A large body of prior research has demonstrated a clear link between family support and desistance from substance use during reentry. Emerging research also suggests that family conflict may play an independent role in this process. Accordingly, this study moves towards an understanding of how baseline between-individual differences in both family support and conflict prior to release interact with within-individual change in the respective constructs to affect substance use during the reentry time period. Results of cross-lagged dynamic panel models examining four waves of the Serious and Violent Offender Reentry Initiative data demonstrate baseline between-individual differences and within-individual changes in family conflict, but not support, significantly relate to polysubstance use. While these results suggest that families play a criminogenic role in reentry, a series of interaction terms demonstrates that within-individual increases in family support can help offset the negative influence of family conflict.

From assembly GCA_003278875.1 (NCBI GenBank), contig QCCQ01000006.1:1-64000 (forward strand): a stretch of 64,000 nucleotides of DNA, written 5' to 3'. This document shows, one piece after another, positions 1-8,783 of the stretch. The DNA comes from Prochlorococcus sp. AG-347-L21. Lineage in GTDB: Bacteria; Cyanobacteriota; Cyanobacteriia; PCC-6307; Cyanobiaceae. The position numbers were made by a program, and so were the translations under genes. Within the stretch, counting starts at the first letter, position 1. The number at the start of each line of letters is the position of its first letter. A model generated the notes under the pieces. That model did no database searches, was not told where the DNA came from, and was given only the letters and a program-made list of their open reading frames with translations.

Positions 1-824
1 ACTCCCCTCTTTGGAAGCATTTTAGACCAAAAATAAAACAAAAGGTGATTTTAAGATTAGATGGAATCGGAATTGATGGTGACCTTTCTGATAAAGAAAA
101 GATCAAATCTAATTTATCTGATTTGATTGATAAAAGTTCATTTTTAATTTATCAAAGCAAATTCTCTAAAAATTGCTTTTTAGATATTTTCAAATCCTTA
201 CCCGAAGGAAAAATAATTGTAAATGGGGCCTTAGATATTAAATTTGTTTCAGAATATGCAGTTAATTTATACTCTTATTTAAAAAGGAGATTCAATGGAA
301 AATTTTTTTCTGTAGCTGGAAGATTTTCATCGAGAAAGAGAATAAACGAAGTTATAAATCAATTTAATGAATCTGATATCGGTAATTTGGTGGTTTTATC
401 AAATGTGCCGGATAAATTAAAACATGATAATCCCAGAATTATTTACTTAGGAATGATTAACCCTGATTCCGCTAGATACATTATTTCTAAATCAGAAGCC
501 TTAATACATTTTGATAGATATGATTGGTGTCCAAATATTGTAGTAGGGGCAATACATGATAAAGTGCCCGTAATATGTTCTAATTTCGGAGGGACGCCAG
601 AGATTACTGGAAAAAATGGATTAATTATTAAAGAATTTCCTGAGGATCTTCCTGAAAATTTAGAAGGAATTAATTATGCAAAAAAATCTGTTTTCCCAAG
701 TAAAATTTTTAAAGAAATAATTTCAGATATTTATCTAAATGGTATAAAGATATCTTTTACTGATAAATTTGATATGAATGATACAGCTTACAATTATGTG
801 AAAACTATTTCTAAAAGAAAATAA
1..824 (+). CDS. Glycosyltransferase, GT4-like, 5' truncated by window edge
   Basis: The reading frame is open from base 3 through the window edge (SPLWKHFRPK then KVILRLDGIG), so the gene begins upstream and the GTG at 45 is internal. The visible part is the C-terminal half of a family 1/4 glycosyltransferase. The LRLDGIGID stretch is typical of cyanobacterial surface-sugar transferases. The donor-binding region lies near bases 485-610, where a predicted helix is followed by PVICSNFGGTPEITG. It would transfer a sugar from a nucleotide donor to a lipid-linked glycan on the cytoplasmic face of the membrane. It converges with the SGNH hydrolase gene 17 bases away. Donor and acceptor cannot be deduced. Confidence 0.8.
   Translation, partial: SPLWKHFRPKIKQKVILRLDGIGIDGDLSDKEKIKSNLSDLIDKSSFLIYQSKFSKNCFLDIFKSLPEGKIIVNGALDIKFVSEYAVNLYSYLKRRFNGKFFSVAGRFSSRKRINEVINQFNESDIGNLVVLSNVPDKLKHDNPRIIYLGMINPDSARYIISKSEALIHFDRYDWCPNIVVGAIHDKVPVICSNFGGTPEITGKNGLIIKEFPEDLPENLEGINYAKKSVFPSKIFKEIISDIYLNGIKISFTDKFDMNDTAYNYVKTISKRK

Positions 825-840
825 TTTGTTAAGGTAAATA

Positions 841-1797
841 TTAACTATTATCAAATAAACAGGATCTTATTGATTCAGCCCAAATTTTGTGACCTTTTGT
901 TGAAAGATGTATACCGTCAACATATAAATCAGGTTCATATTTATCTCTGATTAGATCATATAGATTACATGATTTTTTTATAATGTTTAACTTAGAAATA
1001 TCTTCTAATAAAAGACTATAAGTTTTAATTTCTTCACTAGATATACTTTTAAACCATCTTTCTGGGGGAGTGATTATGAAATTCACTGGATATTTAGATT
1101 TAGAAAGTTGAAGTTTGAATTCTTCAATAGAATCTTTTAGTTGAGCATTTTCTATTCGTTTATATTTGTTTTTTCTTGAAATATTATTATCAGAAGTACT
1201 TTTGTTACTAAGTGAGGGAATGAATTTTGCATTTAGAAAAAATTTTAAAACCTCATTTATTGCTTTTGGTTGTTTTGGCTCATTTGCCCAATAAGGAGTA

Thomas J. Mowen & John H. Boman IV
Justice Quarterly, 27 Feb 2018
https://doi.org/10.1080/07418825.2018.1439518
https://www.tandfonline.com/doi/full/10.1080/07418825.2018.1439518